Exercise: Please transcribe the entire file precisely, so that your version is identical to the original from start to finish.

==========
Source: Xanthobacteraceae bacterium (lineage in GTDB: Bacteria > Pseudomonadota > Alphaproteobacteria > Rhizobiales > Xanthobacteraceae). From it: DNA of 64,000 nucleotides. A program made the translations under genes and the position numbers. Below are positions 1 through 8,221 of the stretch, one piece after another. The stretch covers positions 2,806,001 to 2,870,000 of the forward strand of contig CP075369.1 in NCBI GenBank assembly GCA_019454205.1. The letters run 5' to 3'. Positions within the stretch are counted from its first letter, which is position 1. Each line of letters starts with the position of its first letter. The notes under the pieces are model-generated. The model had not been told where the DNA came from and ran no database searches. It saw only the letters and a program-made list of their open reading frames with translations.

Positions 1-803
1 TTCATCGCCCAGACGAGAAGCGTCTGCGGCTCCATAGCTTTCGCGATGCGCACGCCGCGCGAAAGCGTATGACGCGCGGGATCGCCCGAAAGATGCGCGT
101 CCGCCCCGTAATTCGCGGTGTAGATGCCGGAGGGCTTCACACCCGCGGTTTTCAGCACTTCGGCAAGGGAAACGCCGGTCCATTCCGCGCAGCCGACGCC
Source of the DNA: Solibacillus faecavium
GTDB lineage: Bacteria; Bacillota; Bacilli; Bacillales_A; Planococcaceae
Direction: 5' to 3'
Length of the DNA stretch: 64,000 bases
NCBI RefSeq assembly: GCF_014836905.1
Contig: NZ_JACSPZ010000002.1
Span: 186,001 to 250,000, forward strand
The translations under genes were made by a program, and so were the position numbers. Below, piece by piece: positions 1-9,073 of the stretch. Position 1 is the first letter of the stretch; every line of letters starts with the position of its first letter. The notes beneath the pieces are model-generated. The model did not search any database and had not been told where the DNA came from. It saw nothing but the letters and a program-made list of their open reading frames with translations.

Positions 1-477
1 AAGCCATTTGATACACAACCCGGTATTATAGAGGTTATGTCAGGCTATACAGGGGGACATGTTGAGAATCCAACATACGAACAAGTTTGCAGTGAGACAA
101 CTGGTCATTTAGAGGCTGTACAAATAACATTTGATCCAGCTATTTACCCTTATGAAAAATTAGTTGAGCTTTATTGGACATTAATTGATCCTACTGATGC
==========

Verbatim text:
Source: Xanthobacteraceae bacterium (lineage in GTDB: Bacteria > Pseudomonadota > Alphaproteobacteria > Rhizobiales > Xanthobacteraceae). From it: DNA of 64,000 nucleotides. A program made the translations under genes and the position numbers. Below are positions 1 through 8,221 of the stretch, one piece after another. The stretch covers positions 2,806,001 to 2,870,000 of the forward strand of contig CP075369.1 in NCBI GenBank assembly GCA_019454205.1. The letters run 5' to 3'. Positions within the stretch are counted from its first letter, which is position 1. Each line of letters starts with the position of its first letter. The notes under the pieces are model-generated. The model had not been told where the DNA came from and ran no database searches. It saw only the letters and a program-made list of their open reading frames with translations.

Positions 1-803
1 TTCATCGCCCAGACGAGAAGCGTCTGCGGCTCCATAGCTTTCGCGATGCGCACGCCGCGCGAAAGCGTATGACGCGCGGGATCGCCCGAAAGATGCGCGT
101 CCGCCCCGTAATTCGCGGTGTAGATGCCGGAGGGCTTCACACCCGCGGTTTTCAGCACTTCGGCAAGGGAAACGCCGGTCCATTCCGCGCAGCCGACGCC
Source of the DNA: Solibacillus faecavium
GTDB lineage: Bacteria; Bacillota; Bacilli; Bacillales_A; Planococcaceae
Direction: 5' to 3'
Length of the DNA stretch: 64,000 bases
NCBI RefSeq assembly: GCF_014836905.1
Contig: NZ_JACSPZ010000002.1
Span: 186,001 to 250,000, forward strand
The translations under genes were made by a program, and so were the position numbers. Below, piece by piece: positions 1-9,073 of the stretch. Position 1 is the first letter of the stretch; every line of letters starts with the position of its first letter. The notes beneath the pieces are model-generated. The model did not search any database and had not been told where the DNA came from. It saw nothing but the letters and a program-made list of their open reading frames with translations.

Positions 1-477
1 AAGCCATTTGATACACAACCCGGTATTATAGAGGTTATGTCAGGCTATACAGGGGGACATGTTGAGAATCCAACATACGAACAAGTTTGCAGTGAGACAA
101 CTGGTCATTTAGAGGCTGTACAAATAACATTTGATCCAGCTATTTACCCTTATGAAAAATTAGTTGAGCTTTATTGGACATTAATTGATCCTACTGATGC